Thursday, September 17, 2015

Deconstructing the FCC’s Declaratory Ruling on TCPA Regulations – What it Means for Healthcare Providers

The Federal Communications Commission (FCC) issued a Declaratory Ruling and Order on July 10, 2015, clarifying several exemptions under the Telephone Consumer Protection Act (TCPA) regulations common the healthcare organizations.  These were raised in a petition filed by the American Association of Healthcare Administrative Management (AAHAM) regarding the exemption from prior express consent of “healthcare-related messages”.  

The HIPAA exemption in the TCPA regulations currently extends to advertising and marketing calls to cell phone and residential landline phone numbers. Under the exemption, calls that deliver a healthcare message made by or on behalf of a “covered entity” or its “business associate,” as defined in HIPAA, do not require the prior express written consent of the party called. 

The FCC found that for calls subject to the HIPAA exemption, an individual’s voluntary provision of his or her cell telephone number to a healthcare provider constitutes prior express consent to be called on that number. The FCC had already ruled in a different proceeding that an individual’s provision of his or her cell phone number is “effectively an invitation to be contacted at that number”, as long as the calls or texts are limited in scope to the purpose the number was provided in the first place. The FCC extended that reasoning to calls and texts in the healthcare context.  It is important to note that only HIPAA-covered entities and their business associates can make healthcare calls subject to this exemption and calls must be within the scope of the consent given. 

The FCC also addressed situations where a patient is incapacitated and unable to provide a telephone number directly to a healthcare provider, while a third party intermediary may be able to provide a number.  The FCC ruled that where a party is unable to consent because of medical incapacity, prior express consent to make healthcare calls subject to HIPAA may be obtained from a third party.  Consent by a third party on behalf of an incapacitated party will end when the party is no longer incapacitated.  In such an instance, the provider must get prior express consent from the party being called. 

The FCC also clarified that certain free-to-end-user non-telemarketing healthcare calls are exempt from the prior express consent requirement.  The FCC found that such calls can provide vital, time-sensitive information that patients welcome, expect and often rely on to make informed decisions. 

The FCC found that acceptable calls that fall under this “free-to-end-user” call exemption include
·        Appointment and exam confirmations and reminders

·        Wellness check-ups

·        Hospital pre-registration instructions

·        Pre-operative instructions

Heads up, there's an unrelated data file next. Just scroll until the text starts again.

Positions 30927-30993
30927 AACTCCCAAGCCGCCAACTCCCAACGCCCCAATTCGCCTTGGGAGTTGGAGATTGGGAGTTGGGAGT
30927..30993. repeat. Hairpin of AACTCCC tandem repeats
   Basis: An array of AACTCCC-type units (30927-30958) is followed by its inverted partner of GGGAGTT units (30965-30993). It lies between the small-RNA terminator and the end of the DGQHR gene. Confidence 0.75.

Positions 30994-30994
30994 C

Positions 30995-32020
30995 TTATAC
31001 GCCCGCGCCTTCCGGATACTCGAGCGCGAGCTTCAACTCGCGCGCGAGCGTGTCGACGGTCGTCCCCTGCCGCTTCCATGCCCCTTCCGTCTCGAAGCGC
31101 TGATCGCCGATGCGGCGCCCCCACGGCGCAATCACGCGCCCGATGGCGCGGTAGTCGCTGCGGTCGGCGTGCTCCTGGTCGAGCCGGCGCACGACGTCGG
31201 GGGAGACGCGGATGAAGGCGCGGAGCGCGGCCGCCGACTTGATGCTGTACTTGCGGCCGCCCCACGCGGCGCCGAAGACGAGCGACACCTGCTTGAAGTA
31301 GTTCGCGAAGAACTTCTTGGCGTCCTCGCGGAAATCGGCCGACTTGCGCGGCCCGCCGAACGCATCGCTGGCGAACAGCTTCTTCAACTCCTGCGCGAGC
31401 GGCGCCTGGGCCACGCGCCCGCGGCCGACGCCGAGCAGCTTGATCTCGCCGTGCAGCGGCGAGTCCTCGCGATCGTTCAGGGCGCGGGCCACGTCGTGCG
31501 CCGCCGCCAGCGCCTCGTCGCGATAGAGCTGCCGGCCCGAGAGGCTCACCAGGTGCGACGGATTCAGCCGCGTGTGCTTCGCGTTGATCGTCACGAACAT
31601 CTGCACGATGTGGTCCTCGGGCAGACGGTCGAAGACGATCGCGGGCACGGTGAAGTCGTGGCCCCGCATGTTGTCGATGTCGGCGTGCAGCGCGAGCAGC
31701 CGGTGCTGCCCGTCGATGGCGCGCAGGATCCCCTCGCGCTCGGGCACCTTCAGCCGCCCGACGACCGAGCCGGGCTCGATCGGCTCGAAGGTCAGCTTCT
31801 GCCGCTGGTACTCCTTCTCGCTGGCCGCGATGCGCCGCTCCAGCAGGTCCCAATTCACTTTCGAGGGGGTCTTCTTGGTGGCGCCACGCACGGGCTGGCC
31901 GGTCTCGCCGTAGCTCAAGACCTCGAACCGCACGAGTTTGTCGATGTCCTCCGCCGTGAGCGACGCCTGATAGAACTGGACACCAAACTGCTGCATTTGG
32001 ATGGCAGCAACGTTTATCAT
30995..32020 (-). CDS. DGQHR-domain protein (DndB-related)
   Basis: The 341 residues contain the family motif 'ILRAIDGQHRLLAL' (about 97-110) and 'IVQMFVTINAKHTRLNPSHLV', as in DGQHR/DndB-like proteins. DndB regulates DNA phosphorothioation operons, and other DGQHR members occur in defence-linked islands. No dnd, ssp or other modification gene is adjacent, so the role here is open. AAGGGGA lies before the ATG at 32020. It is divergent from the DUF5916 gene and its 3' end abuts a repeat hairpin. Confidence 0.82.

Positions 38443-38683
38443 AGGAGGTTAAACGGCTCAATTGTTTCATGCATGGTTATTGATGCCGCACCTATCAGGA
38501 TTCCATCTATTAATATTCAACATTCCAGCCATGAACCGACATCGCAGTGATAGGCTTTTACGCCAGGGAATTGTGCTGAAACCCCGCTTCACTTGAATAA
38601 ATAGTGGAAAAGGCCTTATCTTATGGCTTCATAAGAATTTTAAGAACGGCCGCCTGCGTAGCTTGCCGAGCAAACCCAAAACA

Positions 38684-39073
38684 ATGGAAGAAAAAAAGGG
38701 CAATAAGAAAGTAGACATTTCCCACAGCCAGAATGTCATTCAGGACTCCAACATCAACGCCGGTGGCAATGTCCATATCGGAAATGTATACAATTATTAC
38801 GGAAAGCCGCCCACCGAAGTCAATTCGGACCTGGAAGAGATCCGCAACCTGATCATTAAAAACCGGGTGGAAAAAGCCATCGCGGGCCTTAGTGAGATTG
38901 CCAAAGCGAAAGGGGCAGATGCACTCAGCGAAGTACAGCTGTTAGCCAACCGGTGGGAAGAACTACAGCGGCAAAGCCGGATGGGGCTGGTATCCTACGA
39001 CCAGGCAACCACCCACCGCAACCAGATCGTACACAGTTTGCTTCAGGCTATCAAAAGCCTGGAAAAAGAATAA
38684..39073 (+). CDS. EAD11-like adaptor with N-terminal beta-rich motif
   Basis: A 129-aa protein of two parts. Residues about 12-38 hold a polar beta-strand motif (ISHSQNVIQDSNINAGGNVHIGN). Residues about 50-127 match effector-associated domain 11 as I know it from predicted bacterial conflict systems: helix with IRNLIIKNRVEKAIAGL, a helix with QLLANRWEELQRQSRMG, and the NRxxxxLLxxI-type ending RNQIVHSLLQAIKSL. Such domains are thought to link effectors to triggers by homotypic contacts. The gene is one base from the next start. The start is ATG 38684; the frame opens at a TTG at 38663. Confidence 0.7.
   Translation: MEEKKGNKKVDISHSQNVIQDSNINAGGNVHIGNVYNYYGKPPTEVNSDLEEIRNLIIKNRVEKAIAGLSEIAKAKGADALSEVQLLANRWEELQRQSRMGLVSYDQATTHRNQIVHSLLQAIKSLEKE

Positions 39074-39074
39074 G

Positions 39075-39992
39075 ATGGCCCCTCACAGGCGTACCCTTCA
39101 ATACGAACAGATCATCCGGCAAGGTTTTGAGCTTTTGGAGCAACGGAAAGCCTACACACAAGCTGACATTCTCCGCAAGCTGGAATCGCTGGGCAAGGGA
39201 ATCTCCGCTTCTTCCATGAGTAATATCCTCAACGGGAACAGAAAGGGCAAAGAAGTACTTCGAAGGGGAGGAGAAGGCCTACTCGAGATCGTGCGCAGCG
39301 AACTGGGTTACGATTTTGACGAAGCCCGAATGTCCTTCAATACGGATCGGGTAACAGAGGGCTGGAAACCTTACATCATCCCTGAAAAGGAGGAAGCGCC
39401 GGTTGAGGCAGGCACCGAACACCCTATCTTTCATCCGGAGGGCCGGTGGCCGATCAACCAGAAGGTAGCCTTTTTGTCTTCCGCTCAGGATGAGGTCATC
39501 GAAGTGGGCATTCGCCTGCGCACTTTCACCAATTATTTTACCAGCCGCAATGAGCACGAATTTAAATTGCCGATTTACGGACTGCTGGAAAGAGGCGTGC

·        Lab results

·        Post-discharge follow- up intended to prevent readmission; prescription notifications

·        Home healthcare instructions

It is important to note that the FCC made clear that healthcare calls related to accounting, billing, debt collection or containing other financial content are not part of this exemption. 

Also, the content of the exempt calls are still subject to HIPPA privacy rules.  The FCC said, "The information provided in these calls and texts “must not be of such a personal nature that it would violate the privacy of the patient if, for example, another person received the message.”

Exempt calls are subject to these FCC imposed limitations
1)     Calls must be free to the end user;

2)     Calls must be made by or on behalf of a healthcare provider;

3)     Calls can only be made or sent to the cell phone number provided by the patient;

4)     Calls or texts must state the name and contact information of the healthcare provider;

5)     Calls or texts must be “concise” (one minute or less for voice calls and 160 characters or less for text messages);

6)     Healthcare providers may only make one exempt call or send one exempt text per day (per recipient), with a weekly limit of three total calls or texts (per recipient); and

7)     Healthcare providers must offer recipients an opportunity to opt out of receiving these types of calls or texts, and honor those opt outs immediately

The exclusive method for opting out of text messages is for the recipient to reply with the word “STOP”.  Recipients must be given this instruction.

Did the FCC address your questions regarding your system’s practices?  Do you have any specific practices you are still not sure about?  Let us hear from you.  Chances are other NAHAM members are have the same questions and are finding answers.

The FCC’s Declaratory Ruling and Order may be found at its webpage using this address:

A “NAHAM TCPA Checklist” as well as a longer version of this blog, NAHAM’s “Deconstructing the FCC’s Declaratory Ruling on TCPA Regulations – What it Means for Healthcare Providers”, may be found on the NAHAM webpage using this address:



1 comment:

  1. Our organization updated its General Consent form in 2014 through the advice of attorneys to include the following verbiage:
    "I agree in order to service my account or to collect any amounts I owe that Hospital or Physician(s) may also contact me by telephone at any telephone number associated with me or my account using wireless telephone numbers which could result in charges to me. Hospital and Physician(s) may also contact me by sending text messages or emails using any email address I provide to use. Methods of contact may include using pre-recorded/artificial messages and/or use of an automatic dialing device as applicable."